Posted on July 12, 2007
Multimedia for breaking news: Start doing it!
A lot of multimedia work is features work. Breaking news might be covered with video, but of course the imperative is to get it online ASAP. This breaking-news Soundslides about a protest in Kennebunkport, Maine, has a heck of a lot of good stuff in it. Why don’t we see more like this?
When a news site does not get a lot of viewers for its multimedia work, I look for two causes:
- Is it hard to find your multimedia? Is there a prominent, permanent link on the home page? A link in the text story? A link people can e-mail to their friends?
- Is there any news value in your multimedia?
Dan Limmer is a freelance photojournalist up in Maine, and he made the Kennebunkport slideshow while being paid at a daily rate by the York County Coast Star, a weekly newspaper that’s associated with the Web site Seacoast Online.
Dan wrote in e-mail:
I was there from 11:00 a.m. to 4:30 p.m. I had about two hours of stills editing and four hours of multimedia editing. It was a solo gig for me, shooting, recording and editing. It was posted online the next morning. …
Getting good sound was most challenging when the protesters and counter-protesters clashed. I had to do sound and stills almost simultaneously. I try at all costs to keep camera shutter sounds out of multimedia.
Here’s what I would change in the slideshow:
- References to “Sunday.” There’s no date on this piece. This is not a newspaper. Every multimedia package needs a full date, including the year, embedded in the text that is part of the package.
- I would use less of the audio from the first woman — it’s good audio, but it’s just not worth that many seconds. I would like to hear more variety. After her audio, we do get that variety — but it’s possible that some people would have quit already. Likewise, there are too many photos of the same thing (a flag-draped casket) right there at the beginning.
- I would like to see more than one of the “counter-protesters” and hear something from at least one of them. But Dan pointed out in e-mail that protesters outnumbered the counter-protesters about 100 to 1: “I wanted a balanced presentation, and while I was sent for the ‘local angle,’ the show wouldn’t have been complete without showing the scope of the protest both in numbers and conflict.”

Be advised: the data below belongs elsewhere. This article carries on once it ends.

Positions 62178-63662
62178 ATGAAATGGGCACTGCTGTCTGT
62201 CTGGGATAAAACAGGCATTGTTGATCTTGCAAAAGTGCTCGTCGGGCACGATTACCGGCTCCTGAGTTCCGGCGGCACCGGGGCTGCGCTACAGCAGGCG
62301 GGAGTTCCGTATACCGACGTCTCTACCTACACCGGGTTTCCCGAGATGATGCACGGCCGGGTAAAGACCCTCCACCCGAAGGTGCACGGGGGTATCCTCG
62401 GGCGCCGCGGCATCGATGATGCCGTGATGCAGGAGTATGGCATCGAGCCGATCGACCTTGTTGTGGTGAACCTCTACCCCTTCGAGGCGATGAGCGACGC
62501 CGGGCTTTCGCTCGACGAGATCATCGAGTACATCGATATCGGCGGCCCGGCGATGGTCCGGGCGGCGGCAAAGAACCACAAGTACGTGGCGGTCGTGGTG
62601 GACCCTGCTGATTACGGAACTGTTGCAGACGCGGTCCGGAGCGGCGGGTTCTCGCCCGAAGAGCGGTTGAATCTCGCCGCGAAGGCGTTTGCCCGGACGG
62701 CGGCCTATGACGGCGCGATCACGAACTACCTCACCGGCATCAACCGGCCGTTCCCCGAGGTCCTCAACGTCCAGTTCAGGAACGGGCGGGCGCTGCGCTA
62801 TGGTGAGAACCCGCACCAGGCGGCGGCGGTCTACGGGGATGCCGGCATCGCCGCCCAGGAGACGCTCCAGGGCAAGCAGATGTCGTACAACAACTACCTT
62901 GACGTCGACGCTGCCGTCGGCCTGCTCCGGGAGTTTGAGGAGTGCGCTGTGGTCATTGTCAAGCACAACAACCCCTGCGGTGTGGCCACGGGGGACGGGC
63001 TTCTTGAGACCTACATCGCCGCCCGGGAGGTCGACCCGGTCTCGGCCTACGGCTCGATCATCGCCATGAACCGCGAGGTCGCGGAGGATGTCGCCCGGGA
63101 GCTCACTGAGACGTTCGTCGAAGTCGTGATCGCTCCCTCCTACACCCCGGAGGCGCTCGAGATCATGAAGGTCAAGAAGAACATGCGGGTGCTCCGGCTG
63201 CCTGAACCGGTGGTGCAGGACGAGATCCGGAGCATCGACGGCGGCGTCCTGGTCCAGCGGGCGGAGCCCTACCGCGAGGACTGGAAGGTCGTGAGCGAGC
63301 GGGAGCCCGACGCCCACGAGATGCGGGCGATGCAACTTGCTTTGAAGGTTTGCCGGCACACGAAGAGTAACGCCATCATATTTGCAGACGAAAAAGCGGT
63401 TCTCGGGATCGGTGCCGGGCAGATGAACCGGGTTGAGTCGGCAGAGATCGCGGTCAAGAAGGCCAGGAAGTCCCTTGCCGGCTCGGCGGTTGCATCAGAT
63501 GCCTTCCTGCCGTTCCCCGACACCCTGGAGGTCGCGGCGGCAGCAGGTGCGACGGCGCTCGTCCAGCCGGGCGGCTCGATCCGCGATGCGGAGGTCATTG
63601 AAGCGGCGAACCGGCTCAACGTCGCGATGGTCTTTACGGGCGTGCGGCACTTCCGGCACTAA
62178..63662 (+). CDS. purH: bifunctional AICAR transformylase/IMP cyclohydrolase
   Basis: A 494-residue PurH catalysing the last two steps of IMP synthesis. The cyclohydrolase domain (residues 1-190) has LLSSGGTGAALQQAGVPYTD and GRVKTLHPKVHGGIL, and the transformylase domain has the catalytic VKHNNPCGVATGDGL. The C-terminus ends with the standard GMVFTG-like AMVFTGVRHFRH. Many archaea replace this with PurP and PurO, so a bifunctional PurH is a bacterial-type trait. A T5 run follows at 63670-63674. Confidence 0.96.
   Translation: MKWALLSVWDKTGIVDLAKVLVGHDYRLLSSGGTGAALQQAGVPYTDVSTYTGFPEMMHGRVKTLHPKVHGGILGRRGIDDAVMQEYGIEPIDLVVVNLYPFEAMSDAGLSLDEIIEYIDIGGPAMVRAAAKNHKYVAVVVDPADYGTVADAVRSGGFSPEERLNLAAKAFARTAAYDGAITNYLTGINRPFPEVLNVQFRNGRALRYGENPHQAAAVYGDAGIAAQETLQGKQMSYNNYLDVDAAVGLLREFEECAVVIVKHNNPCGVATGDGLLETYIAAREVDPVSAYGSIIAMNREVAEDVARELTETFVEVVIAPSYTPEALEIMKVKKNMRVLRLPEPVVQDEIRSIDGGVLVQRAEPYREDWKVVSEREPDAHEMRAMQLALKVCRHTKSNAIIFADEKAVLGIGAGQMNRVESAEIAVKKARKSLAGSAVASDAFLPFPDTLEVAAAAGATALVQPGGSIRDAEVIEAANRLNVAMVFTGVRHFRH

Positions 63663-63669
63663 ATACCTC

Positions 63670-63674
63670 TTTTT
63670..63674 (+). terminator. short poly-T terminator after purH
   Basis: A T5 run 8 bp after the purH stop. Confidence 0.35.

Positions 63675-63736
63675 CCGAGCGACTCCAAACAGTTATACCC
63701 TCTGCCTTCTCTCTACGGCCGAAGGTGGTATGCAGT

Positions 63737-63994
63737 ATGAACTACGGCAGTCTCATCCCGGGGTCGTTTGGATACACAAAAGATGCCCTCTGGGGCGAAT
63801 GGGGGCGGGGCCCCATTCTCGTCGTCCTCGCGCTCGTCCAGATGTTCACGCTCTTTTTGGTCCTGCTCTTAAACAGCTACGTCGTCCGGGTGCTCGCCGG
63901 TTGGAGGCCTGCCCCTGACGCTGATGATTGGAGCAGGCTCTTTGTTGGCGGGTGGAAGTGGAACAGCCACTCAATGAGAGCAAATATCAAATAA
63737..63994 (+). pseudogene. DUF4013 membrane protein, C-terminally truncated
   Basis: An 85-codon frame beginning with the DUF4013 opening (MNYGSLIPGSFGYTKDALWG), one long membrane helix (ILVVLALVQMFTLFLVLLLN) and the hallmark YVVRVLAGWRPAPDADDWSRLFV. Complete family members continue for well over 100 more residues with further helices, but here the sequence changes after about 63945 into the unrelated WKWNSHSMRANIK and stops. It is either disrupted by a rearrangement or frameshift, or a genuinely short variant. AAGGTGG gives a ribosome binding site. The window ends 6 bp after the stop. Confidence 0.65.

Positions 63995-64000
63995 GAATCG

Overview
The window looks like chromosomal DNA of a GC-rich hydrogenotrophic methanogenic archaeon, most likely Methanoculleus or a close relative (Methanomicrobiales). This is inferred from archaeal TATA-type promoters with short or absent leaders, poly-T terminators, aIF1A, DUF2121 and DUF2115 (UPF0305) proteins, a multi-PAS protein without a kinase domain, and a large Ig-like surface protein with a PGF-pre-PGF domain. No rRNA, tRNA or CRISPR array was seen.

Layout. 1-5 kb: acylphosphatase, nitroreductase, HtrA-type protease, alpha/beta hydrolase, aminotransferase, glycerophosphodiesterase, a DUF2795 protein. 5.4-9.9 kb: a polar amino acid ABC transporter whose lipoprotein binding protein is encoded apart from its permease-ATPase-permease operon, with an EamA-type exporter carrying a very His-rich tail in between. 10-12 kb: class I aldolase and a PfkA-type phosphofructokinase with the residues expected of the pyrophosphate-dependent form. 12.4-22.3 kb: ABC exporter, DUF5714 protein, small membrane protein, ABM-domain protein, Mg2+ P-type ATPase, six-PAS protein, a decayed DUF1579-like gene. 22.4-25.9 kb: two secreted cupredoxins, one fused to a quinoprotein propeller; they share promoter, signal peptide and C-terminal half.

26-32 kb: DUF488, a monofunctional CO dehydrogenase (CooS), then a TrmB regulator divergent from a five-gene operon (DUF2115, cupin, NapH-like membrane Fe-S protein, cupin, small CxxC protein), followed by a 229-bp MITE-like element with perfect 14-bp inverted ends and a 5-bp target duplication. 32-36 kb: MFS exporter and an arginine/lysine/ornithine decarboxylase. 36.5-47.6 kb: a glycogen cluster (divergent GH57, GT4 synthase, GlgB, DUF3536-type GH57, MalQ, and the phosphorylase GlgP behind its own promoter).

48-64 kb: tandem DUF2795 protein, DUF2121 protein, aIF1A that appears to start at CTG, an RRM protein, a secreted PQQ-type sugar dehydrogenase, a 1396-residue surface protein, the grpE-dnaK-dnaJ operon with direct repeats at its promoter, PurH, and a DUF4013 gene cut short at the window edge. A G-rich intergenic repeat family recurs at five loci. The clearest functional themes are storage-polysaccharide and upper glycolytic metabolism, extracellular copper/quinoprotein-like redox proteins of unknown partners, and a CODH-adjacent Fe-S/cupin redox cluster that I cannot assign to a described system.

- The ending of the audio chops off too abruptly — and I do mean the sound, not the content. The closing quote is a good ending. What’s needed is a short fade-out in the audio track, which is very easy to do in almost every audio editing program.
- The newspaper really needs to create a proper template for its Soundslides, with a nameplate and an “e-mail this” link.
What I do like — a lot — about this package is the sense of being there, at the scene. Unlike the typical single photo in the newspaper, or the 90 seconds on TV, this package shows me that a variety of people came to this event (not just the weird-looking ones, which we are too likely to emphasize in photos). The sound also gives me a sense of location. Combined with the pictures that show a deep blue sky and a park with trees, the slideshow succeeds well at putting me in the place.
It becomes an experience. It involves me. It wraps me up and takes me somewhere.
It’s not full of facts and figures. I don’t know how long the event lasted. I don’t know how many people attended. I don’t know who the speakers were. I think that’s all okay. I think this piece works very well to inform me — not comprehensively, but in a way that helps me understand something that maybe I didn’t really know before: What was the protest like? What kind of people went there? What did they do?
Audio and still photos are great at conveying that kind of information.
Dan thinks it might be problematic if a package like this one were edited by someone who never went to the scene:
If a paper employed a producer, it would help overall in time/resource management. But in a news situation, I would want to be sure the multimedia was mixed in context to the photos and in accordance with ethical standards. That may be difficult for someone who wasn’t there.
The concept of editing audio and integrating still photos (the “vision” aspect of the multimedia) can’t be overlooked as challenging and time consuming. Going back to square one after already mixing sound once because it doesn’t flow or tell a story is a drag. Fortunately, this one came together on the first try.
It’s a very important question: Will a producer who was not on the scene tell the story accurately? Obviously, the photographer could sit down with the producer and ensure that the real story comes through. But in cases where that’s not possible, what will be done to ensure that the finished product is accurate and true?